Plans to reopen schools on a “voluntary” basis at Level 3 created an uproar in the teaching community. After meetings with officials, educators say some of their fears have been addressed, but there is still more to be done.

After Jacinda Ardern revealed the Government’s plans for life at Level 3 on the coronavirus alert scale, one profession was particularly fierce in their condemnation – the education sector.

Auckland Grammar headmaster Tim O’Connor claimed the proposal to reopen schools – but only on a voluntary basis – would turn teachers into a baby-sitting service, while another principal described the decision as “a shambles”.

The pushback forced some damage control, sector heads meeting with Education Secretary Iona Holsted and other officials to discuss their concerns and the path ahead.

The talks seem to have been fruitful, with education representatives saying their concerns about a lack of engagement have been eased – but there are still some problems to be dealt with.

New Zealand Principals’ Federation president Perry Rush says his main concern as the news broke was not simply schools reopening, but a different standard being applied to teachers than the rest of the public, and a suite of new measures dropping on their laps as they were already on the cusp of a dramatic change to schooling in Term 2.

“It’s really important to understand the concerns expressed by principals and teachers at this time are not … because we’re trying to avoid the challenge of sharing responsibility, but rather that this is about expressing concerns about the safety of young people, about the safety of children in our care and the teachers that work with them.”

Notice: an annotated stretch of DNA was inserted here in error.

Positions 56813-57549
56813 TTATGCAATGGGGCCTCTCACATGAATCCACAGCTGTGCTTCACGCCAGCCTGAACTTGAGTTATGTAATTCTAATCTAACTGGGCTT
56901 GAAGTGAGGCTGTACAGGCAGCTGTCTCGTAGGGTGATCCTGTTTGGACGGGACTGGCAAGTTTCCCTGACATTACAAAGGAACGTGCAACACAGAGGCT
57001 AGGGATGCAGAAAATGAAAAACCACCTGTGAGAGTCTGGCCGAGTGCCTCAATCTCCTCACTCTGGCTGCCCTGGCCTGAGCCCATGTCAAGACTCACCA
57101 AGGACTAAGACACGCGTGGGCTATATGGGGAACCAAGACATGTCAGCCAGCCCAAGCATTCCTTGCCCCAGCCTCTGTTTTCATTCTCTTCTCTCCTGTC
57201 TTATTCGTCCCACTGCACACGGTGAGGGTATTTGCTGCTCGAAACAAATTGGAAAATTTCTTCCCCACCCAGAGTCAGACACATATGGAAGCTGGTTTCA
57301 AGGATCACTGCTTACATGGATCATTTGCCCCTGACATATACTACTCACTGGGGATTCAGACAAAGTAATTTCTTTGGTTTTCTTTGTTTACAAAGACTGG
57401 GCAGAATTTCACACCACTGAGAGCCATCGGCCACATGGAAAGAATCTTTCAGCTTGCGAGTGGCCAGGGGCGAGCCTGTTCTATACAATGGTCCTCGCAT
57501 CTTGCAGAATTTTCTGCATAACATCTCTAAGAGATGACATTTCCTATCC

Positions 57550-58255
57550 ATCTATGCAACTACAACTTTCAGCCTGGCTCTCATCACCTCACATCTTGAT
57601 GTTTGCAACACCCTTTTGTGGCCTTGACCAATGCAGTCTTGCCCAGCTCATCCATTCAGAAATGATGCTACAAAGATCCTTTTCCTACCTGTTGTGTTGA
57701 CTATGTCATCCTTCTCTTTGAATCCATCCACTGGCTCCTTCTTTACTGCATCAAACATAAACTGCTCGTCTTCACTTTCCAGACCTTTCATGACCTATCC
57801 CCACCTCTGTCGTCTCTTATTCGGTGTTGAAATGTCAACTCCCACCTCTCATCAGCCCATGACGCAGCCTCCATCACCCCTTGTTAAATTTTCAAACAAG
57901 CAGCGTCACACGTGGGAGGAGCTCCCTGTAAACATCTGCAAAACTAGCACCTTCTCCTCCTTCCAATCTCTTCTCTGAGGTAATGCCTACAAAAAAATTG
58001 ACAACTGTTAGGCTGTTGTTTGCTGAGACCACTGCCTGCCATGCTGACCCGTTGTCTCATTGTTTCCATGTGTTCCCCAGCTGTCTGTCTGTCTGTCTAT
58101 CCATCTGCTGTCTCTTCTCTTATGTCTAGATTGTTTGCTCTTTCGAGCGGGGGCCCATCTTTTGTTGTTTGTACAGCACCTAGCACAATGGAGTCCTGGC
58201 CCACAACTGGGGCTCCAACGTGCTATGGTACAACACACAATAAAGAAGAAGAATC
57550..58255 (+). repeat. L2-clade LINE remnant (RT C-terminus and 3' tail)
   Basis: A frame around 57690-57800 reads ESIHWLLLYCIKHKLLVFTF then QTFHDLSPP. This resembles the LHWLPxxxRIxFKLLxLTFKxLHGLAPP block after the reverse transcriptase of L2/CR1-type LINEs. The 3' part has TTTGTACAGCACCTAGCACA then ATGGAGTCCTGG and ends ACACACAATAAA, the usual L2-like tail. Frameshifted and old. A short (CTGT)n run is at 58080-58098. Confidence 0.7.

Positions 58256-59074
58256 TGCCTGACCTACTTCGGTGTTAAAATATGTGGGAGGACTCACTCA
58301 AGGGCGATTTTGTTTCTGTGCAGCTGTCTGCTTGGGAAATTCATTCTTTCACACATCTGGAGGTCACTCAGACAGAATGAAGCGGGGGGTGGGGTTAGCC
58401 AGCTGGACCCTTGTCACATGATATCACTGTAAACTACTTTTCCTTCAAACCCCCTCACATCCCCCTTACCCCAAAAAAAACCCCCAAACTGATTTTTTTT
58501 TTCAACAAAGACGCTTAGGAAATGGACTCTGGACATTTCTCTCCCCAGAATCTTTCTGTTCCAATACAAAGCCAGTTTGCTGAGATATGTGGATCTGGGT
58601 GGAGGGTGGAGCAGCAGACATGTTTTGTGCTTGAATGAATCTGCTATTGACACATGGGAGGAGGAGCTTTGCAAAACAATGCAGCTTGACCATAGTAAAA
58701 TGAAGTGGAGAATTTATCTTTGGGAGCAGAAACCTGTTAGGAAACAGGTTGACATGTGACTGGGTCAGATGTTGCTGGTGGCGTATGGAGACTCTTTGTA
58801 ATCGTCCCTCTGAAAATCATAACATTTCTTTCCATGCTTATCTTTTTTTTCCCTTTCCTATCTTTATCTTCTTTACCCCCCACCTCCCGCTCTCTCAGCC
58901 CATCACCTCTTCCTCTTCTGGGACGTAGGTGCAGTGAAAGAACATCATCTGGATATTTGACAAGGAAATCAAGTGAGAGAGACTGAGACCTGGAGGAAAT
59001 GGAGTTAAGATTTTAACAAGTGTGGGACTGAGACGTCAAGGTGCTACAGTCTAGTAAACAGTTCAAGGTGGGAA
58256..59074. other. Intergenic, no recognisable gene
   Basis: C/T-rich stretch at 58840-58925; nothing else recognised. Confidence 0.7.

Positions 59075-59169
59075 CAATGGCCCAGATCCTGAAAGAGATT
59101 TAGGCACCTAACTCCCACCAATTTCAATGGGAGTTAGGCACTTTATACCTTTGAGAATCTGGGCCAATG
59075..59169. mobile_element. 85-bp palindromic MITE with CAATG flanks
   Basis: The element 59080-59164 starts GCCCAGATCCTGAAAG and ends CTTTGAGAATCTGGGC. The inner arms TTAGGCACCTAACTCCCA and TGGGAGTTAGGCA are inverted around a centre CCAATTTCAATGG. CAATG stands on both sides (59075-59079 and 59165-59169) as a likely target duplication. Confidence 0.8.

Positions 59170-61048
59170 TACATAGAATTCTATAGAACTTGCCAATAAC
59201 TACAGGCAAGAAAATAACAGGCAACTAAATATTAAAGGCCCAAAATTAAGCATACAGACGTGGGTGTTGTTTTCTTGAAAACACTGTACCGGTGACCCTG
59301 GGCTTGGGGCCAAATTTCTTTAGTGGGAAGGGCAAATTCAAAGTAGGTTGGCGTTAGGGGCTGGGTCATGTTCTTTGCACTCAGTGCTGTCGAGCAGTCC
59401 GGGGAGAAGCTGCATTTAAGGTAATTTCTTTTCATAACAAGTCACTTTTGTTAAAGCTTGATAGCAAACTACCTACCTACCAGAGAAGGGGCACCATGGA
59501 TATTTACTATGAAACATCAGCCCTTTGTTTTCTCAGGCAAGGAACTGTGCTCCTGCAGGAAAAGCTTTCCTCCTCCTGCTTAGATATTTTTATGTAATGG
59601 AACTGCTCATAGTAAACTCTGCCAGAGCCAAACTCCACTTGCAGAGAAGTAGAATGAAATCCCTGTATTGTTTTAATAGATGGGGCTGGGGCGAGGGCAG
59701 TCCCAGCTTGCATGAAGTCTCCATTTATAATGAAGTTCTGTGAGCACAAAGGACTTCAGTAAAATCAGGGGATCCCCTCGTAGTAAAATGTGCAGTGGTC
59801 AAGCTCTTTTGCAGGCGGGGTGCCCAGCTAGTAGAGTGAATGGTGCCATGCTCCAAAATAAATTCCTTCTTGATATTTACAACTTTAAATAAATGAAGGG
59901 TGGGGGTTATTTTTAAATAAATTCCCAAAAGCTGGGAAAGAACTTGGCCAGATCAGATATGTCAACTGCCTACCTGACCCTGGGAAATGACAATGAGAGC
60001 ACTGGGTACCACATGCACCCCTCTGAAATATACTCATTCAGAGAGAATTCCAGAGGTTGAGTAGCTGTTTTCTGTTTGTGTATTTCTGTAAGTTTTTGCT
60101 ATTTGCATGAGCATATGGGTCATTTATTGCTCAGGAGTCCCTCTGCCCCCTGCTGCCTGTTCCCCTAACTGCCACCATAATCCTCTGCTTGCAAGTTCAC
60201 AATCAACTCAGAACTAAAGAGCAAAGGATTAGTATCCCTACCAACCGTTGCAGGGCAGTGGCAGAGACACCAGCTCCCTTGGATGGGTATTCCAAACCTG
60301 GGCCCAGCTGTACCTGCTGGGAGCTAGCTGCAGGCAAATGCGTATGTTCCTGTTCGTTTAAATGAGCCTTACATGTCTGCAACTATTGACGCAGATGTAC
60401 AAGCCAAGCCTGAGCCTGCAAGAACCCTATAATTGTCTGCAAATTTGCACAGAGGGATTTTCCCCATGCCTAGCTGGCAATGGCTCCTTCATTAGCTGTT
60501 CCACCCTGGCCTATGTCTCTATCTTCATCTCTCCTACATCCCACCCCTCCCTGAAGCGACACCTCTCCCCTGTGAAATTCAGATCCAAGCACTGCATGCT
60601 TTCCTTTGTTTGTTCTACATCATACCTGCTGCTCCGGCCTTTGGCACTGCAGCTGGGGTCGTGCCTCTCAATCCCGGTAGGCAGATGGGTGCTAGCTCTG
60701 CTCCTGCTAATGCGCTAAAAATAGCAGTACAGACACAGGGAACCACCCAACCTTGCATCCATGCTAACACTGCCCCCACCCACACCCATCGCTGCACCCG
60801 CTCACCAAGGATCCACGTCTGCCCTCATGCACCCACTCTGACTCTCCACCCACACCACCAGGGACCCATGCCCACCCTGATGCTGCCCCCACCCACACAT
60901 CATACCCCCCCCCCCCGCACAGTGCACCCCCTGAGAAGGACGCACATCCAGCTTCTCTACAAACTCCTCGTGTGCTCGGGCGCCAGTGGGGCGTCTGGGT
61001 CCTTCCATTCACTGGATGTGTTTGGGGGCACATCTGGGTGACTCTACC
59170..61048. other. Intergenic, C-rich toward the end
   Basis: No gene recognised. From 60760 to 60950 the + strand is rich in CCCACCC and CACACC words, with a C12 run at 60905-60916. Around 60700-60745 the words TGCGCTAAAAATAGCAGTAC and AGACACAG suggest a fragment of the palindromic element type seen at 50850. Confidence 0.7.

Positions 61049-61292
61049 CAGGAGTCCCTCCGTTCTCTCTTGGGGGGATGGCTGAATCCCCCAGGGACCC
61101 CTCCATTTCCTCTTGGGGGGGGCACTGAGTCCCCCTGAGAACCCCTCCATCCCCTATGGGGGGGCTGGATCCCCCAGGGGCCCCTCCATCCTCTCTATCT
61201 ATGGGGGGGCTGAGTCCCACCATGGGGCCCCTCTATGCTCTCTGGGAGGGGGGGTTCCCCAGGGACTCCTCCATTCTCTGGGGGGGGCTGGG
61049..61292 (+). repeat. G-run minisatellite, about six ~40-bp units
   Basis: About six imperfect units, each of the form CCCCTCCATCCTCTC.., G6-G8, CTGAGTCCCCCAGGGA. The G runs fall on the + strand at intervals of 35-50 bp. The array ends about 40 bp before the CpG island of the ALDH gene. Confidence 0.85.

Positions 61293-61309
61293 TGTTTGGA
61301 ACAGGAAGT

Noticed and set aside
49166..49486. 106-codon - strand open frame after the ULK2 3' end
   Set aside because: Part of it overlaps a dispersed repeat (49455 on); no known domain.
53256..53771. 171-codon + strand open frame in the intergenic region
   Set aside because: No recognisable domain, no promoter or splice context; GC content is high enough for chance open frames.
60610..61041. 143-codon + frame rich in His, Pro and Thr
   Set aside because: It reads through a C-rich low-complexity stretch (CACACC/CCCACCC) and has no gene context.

“The word ’need’ clearly points to a situation not of some voluntary attendance, but if you need to send your children to school – there is a real distinction there that needs to be made to the wider community.”

James Morris, chairman of the PPTA’s Secondary Principals’ Council, agrees schools have an important role to play in reviving both the economy and the country, but says teachers and principals need greater clarity about how their lives at Level 3 will look, particularly for vulnerable students and staff.

As NZEI president Liam Rutherford notes, the overarching concern of many teachers is that any decision to reopen schools “is being led by public health information, not by the need to get the economy up and running”.

Finance Minister Grant Robertson has spoken about the idea of bubbles operating within schools, helping to shield against the risks of community transmission.

Rush supports the idea, arguing two-metre physical distancing within a school context is “next to impossible” given the way they operate.

But Morris says that will require careful planning: should students be grouped together by year level, or by the geographical areas in which they reside?

As principal of Darfield High School (a rural community), about 80 percent of his students travel by bus, raising questions about whether those school transport services will be fully operational, as well as if those who use the buses need to be grouped together in their own bubble.

Another concern is the use of the term “voluntary” to describe school attendance; after discussions with Holsted, Rush says education leaders received clarification that the more appropriate term is that schools are open to those who “need” them.

“The word ’need’ clearly points to a situation not of some voluntary attendance, but if you need to send your children to school – there is a real distinction there that needs to be made to the wider community.”

Just how many families will need to send their children to school is unclear. In the brief 48 hours spent at Level 3 before lockdown, Rush says there were very low numbers of students on site – but that was when attendance was restricted to the children of essential workers only.